"Be honest enough to accept that this is a problem, rather than saying that the process is so flawed,” he said. 

Liberals can be problematic TM Krishna slams focus on process in Raya Sarkar list
news Speech Thursday, January 04, 2018 - 15:52

Slamming the opposition that arose to the list of ‘sexual predators’ in Indian academia created by Raya Sarkar, Carnatic musician TM Krishna said, “I felt some people missed the sensitivity that was required for the women who shared their experiences.”

His comments came at a conference organised by Anna University and the Network of Women in Media, whose theme was ‘Gender and the Media: Challenges and Opportunities’.

He opened by saying, ‘I’m still not sure what I’m doing here’, then dove straight into the privilege he holds as a man and the gender issue.

Addressing the Raya Sarkar list that shook the country last year, the Carnatic musician criticised how the focus moved to the process that should have been followed, instead of the list itself.

The list, which asked women in academia to share the names of those who had sexually harassed them or someone else, should have started a discussion on harassment in academic circles. Instead, the focus moved to the due process that should have been followed to file complaints of harassment.

“The fact that there were women who had gone through those experiences and, in order to find the problem with the process of what Raya Sarkar did, some of the voices, I felt, missed the sensitivity that was required for the women who shared their experiences,” he said.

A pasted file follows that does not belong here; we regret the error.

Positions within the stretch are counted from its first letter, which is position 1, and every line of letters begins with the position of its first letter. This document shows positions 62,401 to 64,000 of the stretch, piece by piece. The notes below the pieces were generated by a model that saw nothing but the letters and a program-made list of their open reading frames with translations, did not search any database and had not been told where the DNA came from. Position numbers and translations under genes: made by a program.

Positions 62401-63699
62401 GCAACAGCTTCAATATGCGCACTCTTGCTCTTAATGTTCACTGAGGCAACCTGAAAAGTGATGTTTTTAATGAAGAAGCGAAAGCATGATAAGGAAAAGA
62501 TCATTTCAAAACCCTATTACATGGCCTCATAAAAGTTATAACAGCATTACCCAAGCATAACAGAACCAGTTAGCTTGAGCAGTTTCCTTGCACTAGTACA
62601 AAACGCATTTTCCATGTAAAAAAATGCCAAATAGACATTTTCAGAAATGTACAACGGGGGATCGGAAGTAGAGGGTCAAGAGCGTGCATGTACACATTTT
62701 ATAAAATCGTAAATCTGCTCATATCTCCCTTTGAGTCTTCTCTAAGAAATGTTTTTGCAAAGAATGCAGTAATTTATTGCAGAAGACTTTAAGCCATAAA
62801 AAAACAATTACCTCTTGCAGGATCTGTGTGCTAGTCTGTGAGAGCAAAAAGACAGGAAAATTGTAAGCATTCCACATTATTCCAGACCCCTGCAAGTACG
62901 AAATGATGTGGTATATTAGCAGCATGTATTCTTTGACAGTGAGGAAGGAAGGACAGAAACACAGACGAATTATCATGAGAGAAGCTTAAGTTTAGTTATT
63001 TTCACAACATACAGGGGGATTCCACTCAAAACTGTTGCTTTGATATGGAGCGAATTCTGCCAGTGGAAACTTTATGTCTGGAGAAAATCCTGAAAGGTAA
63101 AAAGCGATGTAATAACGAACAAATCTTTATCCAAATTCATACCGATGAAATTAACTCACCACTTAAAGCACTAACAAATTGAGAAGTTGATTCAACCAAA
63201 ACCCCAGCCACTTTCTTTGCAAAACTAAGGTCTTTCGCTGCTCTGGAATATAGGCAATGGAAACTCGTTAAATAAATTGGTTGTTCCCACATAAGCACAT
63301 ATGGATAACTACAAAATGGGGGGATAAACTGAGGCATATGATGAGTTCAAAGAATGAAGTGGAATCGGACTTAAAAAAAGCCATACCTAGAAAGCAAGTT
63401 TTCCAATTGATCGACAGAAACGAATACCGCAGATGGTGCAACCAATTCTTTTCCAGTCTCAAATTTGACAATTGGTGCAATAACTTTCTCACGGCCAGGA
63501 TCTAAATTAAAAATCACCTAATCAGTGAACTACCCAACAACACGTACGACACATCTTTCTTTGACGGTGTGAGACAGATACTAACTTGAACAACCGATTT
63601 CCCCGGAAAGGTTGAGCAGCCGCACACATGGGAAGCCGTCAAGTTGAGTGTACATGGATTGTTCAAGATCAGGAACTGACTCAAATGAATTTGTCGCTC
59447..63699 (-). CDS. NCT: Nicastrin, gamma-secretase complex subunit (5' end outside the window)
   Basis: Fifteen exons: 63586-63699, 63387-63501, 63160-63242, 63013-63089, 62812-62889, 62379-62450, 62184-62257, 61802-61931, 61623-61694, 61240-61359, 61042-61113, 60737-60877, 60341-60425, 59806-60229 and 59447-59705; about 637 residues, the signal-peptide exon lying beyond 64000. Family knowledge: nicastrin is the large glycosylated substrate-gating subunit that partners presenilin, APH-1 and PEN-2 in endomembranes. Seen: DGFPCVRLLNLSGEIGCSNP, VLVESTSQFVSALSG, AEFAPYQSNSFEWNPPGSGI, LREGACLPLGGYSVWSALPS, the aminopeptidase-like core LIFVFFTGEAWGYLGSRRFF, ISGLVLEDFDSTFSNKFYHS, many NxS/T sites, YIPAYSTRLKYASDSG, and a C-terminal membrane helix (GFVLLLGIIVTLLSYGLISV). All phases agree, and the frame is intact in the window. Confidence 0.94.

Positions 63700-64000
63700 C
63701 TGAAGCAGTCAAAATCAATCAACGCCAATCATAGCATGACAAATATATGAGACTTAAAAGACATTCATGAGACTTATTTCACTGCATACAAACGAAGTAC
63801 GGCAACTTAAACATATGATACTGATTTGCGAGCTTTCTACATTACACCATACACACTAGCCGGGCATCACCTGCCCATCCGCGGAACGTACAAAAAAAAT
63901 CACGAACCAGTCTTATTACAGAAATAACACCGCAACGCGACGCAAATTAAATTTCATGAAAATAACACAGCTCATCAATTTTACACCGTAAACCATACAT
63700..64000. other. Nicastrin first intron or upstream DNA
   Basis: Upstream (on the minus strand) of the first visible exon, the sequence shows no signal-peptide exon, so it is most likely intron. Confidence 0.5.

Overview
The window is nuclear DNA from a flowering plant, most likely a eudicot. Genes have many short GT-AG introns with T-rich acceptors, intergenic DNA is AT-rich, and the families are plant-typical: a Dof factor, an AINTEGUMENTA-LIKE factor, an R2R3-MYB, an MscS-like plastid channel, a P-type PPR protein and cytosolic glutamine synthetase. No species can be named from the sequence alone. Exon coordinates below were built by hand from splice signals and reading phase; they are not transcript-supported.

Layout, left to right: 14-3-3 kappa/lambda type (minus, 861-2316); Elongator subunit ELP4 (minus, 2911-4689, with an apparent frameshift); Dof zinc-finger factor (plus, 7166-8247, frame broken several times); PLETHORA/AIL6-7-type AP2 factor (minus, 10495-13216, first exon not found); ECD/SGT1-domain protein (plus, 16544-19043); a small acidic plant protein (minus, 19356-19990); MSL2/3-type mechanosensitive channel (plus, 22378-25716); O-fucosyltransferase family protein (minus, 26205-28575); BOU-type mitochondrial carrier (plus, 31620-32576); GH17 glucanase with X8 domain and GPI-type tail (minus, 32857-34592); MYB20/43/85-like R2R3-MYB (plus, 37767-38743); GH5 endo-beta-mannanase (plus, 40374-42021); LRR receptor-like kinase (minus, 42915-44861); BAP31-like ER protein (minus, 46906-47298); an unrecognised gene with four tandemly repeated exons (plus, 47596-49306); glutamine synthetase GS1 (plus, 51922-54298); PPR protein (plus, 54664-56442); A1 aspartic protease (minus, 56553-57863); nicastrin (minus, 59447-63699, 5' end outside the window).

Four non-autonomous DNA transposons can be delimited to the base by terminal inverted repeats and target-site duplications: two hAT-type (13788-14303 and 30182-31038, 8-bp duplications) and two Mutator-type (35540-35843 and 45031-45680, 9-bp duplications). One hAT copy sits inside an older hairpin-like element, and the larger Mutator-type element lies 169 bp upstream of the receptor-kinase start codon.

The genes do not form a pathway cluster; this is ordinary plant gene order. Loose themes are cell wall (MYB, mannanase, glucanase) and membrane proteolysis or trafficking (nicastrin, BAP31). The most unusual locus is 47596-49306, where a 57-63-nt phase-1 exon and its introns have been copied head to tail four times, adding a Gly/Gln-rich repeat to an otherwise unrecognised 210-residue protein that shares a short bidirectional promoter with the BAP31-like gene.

“The world of multiple genders should be willing to look at this as a problem, and be sensitive and honest enough to recognize that there could be members of their own liberal fraternity who may be problematic and have the courage to say ‘Yes, we need to talk about this’.”

He added, “Irrespective of what you think of Raya Sarkar, the battle is lost right there. And in the conversation of gender equality, this is a very important subject to be discussed. How do we address that there may be people among us who may be part of such actions? How are we going to deal with this situation? Be honest enough to accept that this is a problem, rather than saying that the process is so flawed.”

He also spoke about the problem with the reaction of men to various issues, and specifically, to that of women journalists being attacked.

“The man does something that is so deeply disturbing. He uses that opportunity to further paint the woman as weak. Because the man is saying, ‘Oh, these women journalists are going places, women journalists should not go there. Who asked them to go there? It’s dangerous for them.’ Then he goes one step further and says that women need protection. This is a fundamental problem in the way men think. We do not realise that the idea of access and security is a universal idea, irrespective of the gender of the person. Fundamentally, we protect men more than we protect women,” he said.

“There is a problem in the way men address the problem of journalists being attacked. They address it in a protectionist way, rather than seeing that the system itself is flawed.”

He believed that there was an ‘aggressive push for a homogenous understanding’ of everything in the country. “Whether it is the belief system, whether it is the idea of a woman, the idea of rationality, the idea of patriotism – the idea that is being pushed down our throats with the active connivance of the corporate media … We may not even realise it that we are being influenced by what is being fed to us.”

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